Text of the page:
Winter storm hits mid-South hard

A storm that barreled into the Southeast and sections of the Northeast coated power lines and roads with ice and left thousands of residents without power.

More heavy snow was forecast for Mid-Atlantic cities, some of which already have record amounts, the National Weather Service said Saturday.

Asheville, North Carolina, reported a record 11 inches of snow on Friday, burying the record of 6 inches in 1930.

The weather service said less than half an inch of snow should fall during the day, turning to freezing drizzle at night. There was an ice storm warning for the Carolinas until midnight.

“Ice accumulations of one-quarter to one-half inch are expected,” forecasters said. “Elevated surfaces such as trees, power lines and highway bridges and overpasses will accumulate ice most easily.”

North Carolina’s Department of Transportation asked motorists to avoid all unnecessary travel.

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The town of Cary, North Carolina, canceled its Winter Wonderland festival because of the storm.

A foot of snow was expected in parts of Virginia. It also was snowing in Washington and Baltimore, Maryland, where 4 to 8 inches were forecast.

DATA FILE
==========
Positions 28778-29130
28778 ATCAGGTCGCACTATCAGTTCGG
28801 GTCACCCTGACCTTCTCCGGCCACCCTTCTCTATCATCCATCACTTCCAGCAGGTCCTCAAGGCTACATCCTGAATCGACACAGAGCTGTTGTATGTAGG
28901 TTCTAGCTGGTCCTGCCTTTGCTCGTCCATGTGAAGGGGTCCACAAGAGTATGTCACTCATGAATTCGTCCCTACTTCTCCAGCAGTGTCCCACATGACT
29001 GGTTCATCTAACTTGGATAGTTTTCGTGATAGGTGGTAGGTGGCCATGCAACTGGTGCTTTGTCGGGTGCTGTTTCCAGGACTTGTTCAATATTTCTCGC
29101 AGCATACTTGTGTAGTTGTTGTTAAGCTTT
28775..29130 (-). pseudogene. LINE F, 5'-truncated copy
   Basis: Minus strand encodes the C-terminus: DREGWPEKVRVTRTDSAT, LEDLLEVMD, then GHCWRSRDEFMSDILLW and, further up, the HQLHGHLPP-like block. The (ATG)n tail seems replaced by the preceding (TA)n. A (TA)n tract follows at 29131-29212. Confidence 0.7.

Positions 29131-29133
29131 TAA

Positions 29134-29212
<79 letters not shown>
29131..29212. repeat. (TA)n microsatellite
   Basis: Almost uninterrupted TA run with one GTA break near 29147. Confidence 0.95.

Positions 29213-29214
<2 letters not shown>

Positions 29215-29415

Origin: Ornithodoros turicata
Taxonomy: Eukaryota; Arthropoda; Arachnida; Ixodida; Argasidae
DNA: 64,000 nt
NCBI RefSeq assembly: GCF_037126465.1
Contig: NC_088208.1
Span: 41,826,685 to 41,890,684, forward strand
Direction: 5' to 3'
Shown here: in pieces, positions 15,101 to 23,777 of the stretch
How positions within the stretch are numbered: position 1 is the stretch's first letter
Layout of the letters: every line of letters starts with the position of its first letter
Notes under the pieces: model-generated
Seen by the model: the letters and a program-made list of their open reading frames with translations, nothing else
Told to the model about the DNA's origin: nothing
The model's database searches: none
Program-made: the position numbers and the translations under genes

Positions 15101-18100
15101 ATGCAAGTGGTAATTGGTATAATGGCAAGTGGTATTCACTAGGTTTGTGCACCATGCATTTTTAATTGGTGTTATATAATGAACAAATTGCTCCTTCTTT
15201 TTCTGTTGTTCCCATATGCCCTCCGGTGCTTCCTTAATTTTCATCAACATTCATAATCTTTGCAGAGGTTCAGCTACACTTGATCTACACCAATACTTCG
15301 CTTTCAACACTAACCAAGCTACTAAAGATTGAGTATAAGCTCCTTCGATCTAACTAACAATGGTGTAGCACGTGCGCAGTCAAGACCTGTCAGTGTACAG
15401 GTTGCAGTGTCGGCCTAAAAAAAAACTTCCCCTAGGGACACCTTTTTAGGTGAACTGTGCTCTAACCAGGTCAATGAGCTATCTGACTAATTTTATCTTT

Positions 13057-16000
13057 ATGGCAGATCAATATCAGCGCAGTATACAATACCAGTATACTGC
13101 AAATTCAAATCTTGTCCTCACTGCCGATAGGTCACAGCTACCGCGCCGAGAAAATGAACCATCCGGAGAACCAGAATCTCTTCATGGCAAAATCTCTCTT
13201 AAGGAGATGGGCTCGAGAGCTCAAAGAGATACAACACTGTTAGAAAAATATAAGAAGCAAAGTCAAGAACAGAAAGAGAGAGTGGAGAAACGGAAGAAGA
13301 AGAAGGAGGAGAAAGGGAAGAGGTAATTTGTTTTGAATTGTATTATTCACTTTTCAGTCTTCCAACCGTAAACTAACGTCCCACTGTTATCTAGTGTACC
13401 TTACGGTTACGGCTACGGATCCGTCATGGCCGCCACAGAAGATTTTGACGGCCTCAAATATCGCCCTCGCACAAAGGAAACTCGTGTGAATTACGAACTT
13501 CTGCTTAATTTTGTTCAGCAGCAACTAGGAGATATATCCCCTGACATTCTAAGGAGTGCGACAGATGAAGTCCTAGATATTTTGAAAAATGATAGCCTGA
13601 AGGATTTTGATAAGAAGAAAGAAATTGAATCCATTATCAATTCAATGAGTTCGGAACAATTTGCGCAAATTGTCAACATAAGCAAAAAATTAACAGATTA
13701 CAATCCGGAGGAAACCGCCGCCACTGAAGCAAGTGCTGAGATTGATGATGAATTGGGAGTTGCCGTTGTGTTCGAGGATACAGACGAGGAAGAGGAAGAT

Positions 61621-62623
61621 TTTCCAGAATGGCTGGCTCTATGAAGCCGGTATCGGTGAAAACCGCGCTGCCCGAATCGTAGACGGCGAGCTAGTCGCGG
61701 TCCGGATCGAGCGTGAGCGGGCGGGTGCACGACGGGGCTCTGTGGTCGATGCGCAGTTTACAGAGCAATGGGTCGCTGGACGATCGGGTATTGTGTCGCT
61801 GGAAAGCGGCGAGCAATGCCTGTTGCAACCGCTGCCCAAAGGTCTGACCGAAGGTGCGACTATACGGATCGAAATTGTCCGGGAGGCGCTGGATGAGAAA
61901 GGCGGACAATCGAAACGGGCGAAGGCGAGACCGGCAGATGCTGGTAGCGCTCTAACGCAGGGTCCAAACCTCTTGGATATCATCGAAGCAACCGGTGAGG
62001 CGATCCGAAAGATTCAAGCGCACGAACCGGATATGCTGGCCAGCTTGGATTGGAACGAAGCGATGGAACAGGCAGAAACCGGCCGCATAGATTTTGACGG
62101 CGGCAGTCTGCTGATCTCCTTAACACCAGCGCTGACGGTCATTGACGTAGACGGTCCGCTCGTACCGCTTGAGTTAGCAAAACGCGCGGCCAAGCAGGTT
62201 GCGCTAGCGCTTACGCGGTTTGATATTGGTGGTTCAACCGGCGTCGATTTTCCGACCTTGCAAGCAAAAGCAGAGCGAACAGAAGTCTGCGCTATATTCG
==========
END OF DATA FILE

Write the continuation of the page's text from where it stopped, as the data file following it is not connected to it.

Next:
Forecasters warned that gusty winds in several states may topple ice laden trees and power lines.

A Home Depot store in Spartanburg, South Carolina, saw a run on generators, fire logs and ice-melting chemicals Friday, and Spartanburg County called in extra dispatchers to handle emergency calls, CNN affiliate WYFF reported.

Several inches of sleet covered the ground in the town of Traveler’s Rest, South Carolina, WYFF’s Sean Muserallo reported.

Brian Wood of Marietta, South Carolina, told WYFF his car was “fish-tailing all the way” as he drove to work at a restaurant Saturday morning. “It’s definitely not driving weather.”

Tennessee’s Transportation Department said highways statewide had patches of snow and ice, and trucks were spreading salt on roads across much of the eastern part of the state.

The storm moved north and east Friday from the Southern Plains of Oklahoma and Texas. Oklahoma City was coated with ice and shivering with a daytime high of 20 degrees, said CNN meteorologist Karen Maginnis. In Dallas, Texas, it was 26 degrees.

In northern Georgia on Saturday, about 2,900 customers were without power, down from 5,000 earlier today, the Electric Membership Cooperatives said in a written statement. They said the outages were caused by trees falling on power lines, and that power should be restored by late afternoon.

School systems and communities in northeastern Georgia also canceled numerous weekend activities, CNN affiliate WNEG reported.

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